first_img(from left) CSIR researcher Nomali Zungu; research and development outcomes manager Fanie Marais; CSIR chief researcher Dr Rachel Chikwamba and project manager Dr Ereck Chakauya are fine-tuning their rabies antidote, produced from genetically engineered tobacco plants.(Image: CSIR)MEDIA CONTACTS • Tendani TseduMedia enquiries, CSIR+27 12 841 3417RELATED ARTICLES• Tobacco smuggling up in smoke• Meningitis vaccine for Burkina Faso• Green light for titanium powder pilot• One step closer to HIV vaccine• SA’s stem cell milestone Wilma den HartighResearchers from South Africa’s Council for Scientific and Industrial Research (CSIR) have developed the world’s first injectable medicine from a tobacco plant – an antidote for rabies which could change the way the deadly viral disease is treated worldwide.The new liquid antidote, RabiVir, is made from the leaves of the Nicotiana benthamiana plant, a cousin of the commercial cigarette tobacco plant Nicotiana tabacum. Through genetic engineering, antibodies known to work against rabies were introduced to the N. benthamiana tobacco variety.The product is a collaborative effort of CSIR scientists, the World Health Organisation (WHO), Kentucky Bioprocessing and MAPP Biopharmaceuticals.Dr Ereck Chakauya, senior scientist and research group leader of the CSIR Biosciences plant expression group, says the liquid antidote is a breakthrough in the treatment of rabies.The product is not only much cheaper to manufacture, but potentially far more effective than current treatments.“This product is a liquid cocktail that attacks the virus more effectively by targeting two different regions on the virus,” he explains, adding that RabiVir reduces the risk of resistance to treatment. “When you expose a virus to drugs, after a while it can become tolerant to it, and the new vaccine reduces this.”Finding better solutions for a dangerous disease Chakauya says the liquid antidote is ideal for treating victims of dog bites, particularly in developing countries. Rabies is a viral disease that is transmitted through the bite of rabid animals, most often dogs.According to WHO statistics about 95% of human rabies deaths occur in Asia and Africa.“Deaths caused by rabies are vastly underestimated, especially since developing countries often have stray dog overpopulation,” he says. “By my approximation there are about nine-million dogs in South Africa, and some researchers say there may be up to 2 000 bites per day.”Many of the victims are children.If victims aren’t treated soon after a bite, before flu-like symptoms such as fever, headache and tiredness start showing, the disease is fatal. Many deaths also go unnoticed because rabies is often mistaken for cerebral malaria.Recently high profile rabies cases have helped to bring the disease into the public eye, but more awareness and better treatment solutions are needed to save lives.Ideal for developing countries RabiVir is an alternative to the antibody component of existing post-exposure treatment.When someone is bitten by a rabid dog, what follows is a lengthy treatment process which first involves taking a cocktail of antibodies, followed by a vaccine.However, the problem lies with the antibody treatment as it is produced from human blood.In developing countries not enough human blood is donated to make the antibodies, and the blood that is available is prioritised for life-saving transfusions.Some countries in Africa and Asia use horse blood to manufacture antibodies, but this can cause allergic reactions.The practice of using human blood-based products is also prohibited by certain religious groups.Chakauya explains that the manufacturing process is very cumbersome, which adds to the cost of the product.“All blood donated first needs a complete viral clearance for HIV and hepatitis B,” he says.Cost effectiveThe tobacco alternative can significantly reduce the cost of the antibody component to just R200 (US$23), and still be profitable to make.Chakauya explains the antibody dosage is determined by a person’s weight, and an average adult male would need about five doses of 2ml each, which would cost about R3 000 ($339).Then, a patient has to receive four injections of the vaccine, and each jab costs about R300 ($34).“Instead of an expensive blood-based antibody, RabiVir could replace this, and treat rabies at the same level or even better,” he explains.Testing All their tests so far have confirmed how well the liquid vaccine works. Locally, the product was tested on animals and found to be successful, and two international tests also confirmed these results.Chakauya says the next phase of the project involves testing the vaccine on humans. “This part of the project will be complex, but it is more risky,” he says.As this is also the first product of its kind worldwide, regulatory procedures are also more complicated.“There are examples of oral medication from plants, but not the injectable kind which makes it an entire new area to regulate,” he explains.If the vaccine is approved by the US Food and Drug Administration and the WHO, it can be used in other countries too. “Many countries still use very old technologies and this is a major new approach.”Other applications for human and animal healthChakauya says the uses for tobacco in medicine doesn’t end with rabies, the technology can also be applied to other areas of human and animal health.He is already working on using tobacco to develop vaccines for important animal diseases such as African horse sickness; pulpy kidney, a bacterial disease affecting young sheep and goats; and blue tongue, a viral disease in cattle.There are also applications for tobacco in the treatment of HIV and diabetes.“This is good technology. It will make a huge difference to healthcare.”last_img read more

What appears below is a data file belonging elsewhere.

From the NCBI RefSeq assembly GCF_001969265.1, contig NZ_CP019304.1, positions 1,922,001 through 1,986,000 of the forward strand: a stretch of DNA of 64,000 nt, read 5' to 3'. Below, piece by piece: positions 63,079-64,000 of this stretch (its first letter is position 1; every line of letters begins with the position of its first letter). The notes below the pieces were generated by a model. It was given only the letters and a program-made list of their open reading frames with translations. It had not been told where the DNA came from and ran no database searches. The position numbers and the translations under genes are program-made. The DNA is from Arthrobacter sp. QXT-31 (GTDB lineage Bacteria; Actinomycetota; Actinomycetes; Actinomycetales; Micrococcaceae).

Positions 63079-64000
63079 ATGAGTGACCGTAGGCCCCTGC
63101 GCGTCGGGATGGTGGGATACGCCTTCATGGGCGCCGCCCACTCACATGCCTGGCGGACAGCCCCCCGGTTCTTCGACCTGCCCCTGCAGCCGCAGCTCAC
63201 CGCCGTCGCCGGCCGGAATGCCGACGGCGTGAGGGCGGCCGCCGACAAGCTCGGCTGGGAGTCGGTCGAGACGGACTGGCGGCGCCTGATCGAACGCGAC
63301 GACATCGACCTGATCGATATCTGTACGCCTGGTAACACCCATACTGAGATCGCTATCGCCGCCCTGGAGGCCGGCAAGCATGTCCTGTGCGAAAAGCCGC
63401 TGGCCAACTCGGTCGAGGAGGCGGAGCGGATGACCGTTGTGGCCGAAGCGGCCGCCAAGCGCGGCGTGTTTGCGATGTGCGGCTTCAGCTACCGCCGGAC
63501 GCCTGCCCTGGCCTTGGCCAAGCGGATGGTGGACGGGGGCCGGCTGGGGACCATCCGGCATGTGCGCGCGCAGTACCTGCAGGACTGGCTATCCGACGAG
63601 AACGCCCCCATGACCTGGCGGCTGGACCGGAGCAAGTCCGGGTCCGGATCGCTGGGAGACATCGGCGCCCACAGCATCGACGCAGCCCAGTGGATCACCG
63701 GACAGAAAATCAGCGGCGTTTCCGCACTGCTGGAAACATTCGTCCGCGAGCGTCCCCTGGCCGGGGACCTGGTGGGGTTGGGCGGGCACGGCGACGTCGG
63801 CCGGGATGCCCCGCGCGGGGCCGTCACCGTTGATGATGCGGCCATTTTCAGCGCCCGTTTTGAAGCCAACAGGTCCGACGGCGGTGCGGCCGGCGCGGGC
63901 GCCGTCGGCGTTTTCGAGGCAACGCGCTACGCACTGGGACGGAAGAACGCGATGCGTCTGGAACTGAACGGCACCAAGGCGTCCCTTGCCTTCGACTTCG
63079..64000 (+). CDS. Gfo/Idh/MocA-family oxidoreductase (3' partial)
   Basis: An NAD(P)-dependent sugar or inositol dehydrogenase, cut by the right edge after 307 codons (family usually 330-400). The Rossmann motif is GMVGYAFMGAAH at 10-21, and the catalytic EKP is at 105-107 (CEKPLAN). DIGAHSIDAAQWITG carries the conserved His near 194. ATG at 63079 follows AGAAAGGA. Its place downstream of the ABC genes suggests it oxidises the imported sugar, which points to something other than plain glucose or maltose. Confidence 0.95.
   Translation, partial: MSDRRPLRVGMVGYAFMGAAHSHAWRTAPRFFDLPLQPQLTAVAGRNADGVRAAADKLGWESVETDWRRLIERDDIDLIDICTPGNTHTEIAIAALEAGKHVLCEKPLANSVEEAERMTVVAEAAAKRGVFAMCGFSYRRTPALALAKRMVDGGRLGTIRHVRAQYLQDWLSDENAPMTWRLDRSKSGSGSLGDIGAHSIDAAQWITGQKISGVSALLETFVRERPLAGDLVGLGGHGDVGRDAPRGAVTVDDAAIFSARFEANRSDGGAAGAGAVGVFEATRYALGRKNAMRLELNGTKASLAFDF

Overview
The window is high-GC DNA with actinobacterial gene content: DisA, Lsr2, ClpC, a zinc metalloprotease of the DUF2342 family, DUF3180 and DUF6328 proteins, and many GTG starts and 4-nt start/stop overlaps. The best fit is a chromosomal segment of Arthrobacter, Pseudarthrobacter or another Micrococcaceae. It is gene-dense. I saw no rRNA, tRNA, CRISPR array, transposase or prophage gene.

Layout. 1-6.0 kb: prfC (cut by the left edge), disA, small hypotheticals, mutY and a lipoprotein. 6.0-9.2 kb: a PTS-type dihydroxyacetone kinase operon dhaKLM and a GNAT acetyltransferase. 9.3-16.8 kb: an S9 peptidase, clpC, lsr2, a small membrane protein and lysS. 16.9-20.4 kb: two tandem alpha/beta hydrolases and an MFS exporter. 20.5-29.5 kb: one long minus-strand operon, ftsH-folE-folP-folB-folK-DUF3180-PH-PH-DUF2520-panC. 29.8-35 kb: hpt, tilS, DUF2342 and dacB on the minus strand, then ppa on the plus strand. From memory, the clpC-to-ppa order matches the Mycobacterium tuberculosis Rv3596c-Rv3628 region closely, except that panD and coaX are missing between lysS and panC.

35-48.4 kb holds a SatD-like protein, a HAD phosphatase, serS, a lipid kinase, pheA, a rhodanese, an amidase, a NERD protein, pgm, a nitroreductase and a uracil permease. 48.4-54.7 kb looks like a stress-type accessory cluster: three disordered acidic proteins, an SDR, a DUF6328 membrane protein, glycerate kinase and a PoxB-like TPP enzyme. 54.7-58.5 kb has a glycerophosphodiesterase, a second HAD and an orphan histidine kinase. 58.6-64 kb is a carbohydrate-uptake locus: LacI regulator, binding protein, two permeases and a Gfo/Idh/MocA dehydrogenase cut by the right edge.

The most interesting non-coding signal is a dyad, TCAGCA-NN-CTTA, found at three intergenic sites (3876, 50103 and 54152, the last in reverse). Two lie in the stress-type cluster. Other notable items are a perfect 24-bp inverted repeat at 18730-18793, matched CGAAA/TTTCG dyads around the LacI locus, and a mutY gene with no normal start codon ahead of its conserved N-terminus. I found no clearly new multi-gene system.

Green Prototypes in Upstate NY Edge Toward Summer Unveiling